Creating a comic strip is not easy.
The comic strips that you see in The Journal Gazette are often created six to eight weeks in advance. That means the artist has to come up with a new storyline, punchline or event for characters every day – all while trying to anticipate what possible events may be happening at that time, such as elections or the school year, and taking into account seasons and holidays.
Then, once those strips are done, the artist has to continue on to another set of drawings. It's a constant job of meeting deadlines if they want to make sure their strip gets in the newspaper.
So when budding cartoonist Carter Heiselmann told his father that he wanted to get his comics in the newspaper, his father told him he would have to draw 52 of them. Of course, his father, Fer, admits he told his son that number in an effort to minimize his son's persistence and enthusiasm, not really knowing what it took to get a comic in the paper.
But Carter's persistence prevailed and he did what his dad said, drawing 52 comic panels.
Carter now wanted his dad to send them in so they could get published. “He doesn't quite get it still isn't that easy,” his father said in an email asking whether someone would look at the comics with the hope they might get published.
Well, who am I to squash a 10-year-old's dreams. So I present to you, readers, “Chicken Strips.”
His father thought of the name, Carter says by phone from his Fort Wayne home. “I thought that was a funny name,” Carter says, “but it's about chickens.”
“I don't really know much about chickens,” he says. But he got some inspiration from reading one of his favorite comic strips, “Garfield,” remembering that Garfield the cat likes lasagna. So, why not create a chicken named Jake that eats cheese?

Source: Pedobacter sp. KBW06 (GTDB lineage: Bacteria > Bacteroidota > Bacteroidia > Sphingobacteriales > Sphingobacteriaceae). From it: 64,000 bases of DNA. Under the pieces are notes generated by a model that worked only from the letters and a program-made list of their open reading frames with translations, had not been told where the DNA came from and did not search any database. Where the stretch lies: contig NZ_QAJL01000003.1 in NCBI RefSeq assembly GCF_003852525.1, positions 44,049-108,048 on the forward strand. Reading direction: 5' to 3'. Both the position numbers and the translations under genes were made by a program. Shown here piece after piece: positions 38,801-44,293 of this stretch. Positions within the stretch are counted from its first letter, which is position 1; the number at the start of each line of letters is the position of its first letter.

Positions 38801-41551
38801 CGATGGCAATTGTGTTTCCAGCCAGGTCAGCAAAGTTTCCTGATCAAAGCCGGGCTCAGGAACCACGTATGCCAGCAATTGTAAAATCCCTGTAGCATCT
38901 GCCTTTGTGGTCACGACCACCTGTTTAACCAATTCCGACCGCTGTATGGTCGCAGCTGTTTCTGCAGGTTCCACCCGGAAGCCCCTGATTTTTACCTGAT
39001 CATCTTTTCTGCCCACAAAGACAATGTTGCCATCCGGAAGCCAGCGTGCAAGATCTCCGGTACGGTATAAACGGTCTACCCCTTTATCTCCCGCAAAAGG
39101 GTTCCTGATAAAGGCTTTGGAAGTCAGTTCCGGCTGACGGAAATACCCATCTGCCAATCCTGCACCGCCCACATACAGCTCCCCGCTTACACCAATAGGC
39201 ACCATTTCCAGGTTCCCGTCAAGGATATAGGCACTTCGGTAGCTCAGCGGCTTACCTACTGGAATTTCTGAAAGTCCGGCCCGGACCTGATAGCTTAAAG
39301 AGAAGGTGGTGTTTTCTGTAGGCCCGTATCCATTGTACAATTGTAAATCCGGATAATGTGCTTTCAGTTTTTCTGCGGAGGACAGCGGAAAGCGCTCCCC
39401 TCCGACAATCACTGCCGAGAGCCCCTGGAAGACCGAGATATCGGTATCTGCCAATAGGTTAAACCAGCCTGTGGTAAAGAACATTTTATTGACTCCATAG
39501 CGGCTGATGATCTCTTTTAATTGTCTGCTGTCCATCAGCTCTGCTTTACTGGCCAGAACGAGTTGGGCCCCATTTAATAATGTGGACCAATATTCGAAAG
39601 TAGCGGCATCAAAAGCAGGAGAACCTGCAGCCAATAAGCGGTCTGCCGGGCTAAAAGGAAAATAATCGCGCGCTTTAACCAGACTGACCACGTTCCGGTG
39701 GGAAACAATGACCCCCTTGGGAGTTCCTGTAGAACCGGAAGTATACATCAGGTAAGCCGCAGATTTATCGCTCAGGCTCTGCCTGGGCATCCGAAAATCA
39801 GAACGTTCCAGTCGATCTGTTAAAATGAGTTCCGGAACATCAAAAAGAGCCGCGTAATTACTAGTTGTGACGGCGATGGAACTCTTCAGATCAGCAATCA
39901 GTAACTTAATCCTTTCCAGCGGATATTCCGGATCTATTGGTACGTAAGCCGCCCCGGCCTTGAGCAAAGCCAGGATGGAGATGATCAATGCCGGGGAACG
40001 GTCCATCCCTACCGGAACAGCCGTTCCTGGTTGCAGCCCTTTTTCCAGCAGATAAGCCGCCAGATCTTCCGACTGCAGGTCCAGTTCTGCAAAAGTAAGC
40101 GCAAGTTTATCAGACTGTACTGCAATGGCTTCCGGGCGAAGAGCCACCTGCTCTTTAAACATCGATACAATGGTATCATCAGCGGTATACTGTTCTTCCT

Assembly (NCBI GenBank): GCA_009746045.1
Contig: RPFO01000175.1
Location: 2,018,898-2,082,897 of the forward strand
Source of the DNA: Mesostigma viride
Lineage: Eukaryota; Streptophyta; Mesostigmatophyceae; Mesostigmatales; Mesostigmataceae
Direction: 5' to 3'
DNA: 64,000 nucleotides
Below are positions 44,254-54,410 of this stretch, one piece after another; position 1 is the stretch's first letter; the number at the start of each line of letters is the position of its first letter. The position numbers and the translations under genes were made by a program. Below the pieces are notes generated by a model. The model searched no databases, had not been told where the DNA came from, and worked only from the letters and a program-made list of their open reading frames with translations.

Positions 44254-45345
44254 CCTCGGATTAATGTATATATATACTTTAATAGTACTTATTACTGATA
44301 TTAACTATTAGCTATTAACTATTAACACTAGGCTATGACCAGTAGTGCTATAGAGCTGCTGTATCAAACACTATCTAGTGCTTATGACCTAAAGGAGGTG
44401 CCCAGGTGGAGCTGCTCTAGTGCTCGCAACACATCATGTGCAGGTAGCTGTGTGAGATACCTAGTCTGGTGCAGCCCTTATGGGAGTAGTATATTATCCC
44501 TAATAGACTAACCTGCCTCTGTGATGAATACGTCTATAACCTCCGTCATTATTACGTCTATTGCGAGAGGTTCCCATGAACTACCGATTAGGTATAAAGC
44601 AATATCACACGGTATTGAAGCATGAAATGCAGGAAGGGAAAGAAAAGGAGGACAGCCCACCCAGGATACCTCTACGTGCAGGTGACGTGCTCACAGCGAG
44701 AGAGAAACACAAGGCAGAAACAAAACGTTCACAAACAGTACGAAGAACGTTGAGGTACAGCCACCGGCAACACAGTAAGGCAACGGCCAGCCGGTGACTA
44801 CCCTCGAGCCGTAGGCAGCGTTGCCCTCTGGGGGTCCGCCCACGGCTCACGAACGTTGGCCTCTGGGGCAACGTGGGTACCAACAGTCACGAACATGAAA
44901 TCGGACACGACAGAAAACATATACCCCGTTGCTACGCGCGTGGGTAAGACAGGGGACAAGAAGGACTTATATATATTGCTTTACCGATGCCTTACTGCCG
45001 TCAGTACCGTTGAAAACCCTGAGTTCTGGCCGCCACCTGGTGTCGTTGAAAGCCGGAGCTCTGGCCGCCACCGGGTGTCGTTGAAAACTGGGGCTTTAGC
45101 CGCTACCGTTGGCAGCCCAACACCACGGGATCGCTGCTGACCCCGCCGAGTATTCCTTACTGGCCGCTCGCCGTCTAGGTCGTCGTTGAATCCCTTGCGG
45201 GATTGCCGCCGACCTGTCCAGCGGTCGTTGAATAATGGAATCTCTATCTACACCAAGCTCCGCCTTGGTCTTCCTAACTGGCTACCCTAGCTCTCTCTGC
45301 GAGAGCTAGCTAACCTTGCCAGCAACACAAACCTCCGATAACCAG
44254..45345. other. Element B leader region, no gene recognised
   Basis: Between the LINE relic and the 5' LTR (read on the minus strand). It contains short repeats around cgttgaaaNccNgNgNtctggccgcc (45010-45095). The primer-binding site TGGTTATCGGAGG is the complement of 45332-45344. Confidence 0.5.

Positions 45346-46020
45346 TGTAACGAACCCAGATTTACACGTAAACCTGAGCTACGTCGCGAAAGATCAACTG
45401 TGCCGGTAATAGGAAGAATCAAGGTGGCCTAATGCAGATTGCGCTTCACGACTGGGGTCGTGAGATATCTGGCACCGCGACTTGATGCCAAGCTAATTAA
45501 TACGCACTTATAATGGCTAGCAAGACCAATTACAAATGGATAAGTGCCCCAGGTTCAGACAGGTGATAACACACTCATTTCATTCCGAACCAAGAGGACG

Jake lives in the barn next to a house. In the strips he is often at war with the turkeys on the farm, as well as fighting off mice who are constantly plotting to steal his cheese.
In drawing his strips, Carter wanted to mix up what he drew. He admits that some of the comic panels don't have a plot at all and some don't make sense. But, he says, “Some of them are not supposed to make sense.”
Carter's family, which includes Fer, mom Liz, an older sister and a younger brother, are all artists and drawing and coloring are what the family does, Fer says.
Liz, who is an abstract artist, home-schools Carter and says he has drawn “ever since he could hold a crayon. I never had to teach him how to hold a pencil or crayons.” She says it's what he does all day long, writing or drawing books.
It took him about a month to draw the 52 strips, he says. And drawing the strips has led to other ideas. “I've been drawing now more than 'Chicken Strips,'” he says.
Fer says his son is always looking for new ideas, but it appears cartoons were already in his blood. Fer says his father drew cartoons for him when he was growing up, and Fer drew cartoons for Carter.
And now it has been passed down another generation, only Carter has bigger plans for his comics.
His father says Carter wants to be like the late comic book artist Stan Lee. “He wants to be rich and famous for his art and ideas.”
No doubt it will take persistence to meet that dream – something the young artist already has.
Terri Richardson writes about area residents and happenings that affect their lives in this column that publishes every other week. Email her at firstname.lastname@example.org or call 461-8304.
On the Web
To see more examples of Carter Heiselmann's “Chicken Strips” comic strip, go to journalgazette.net.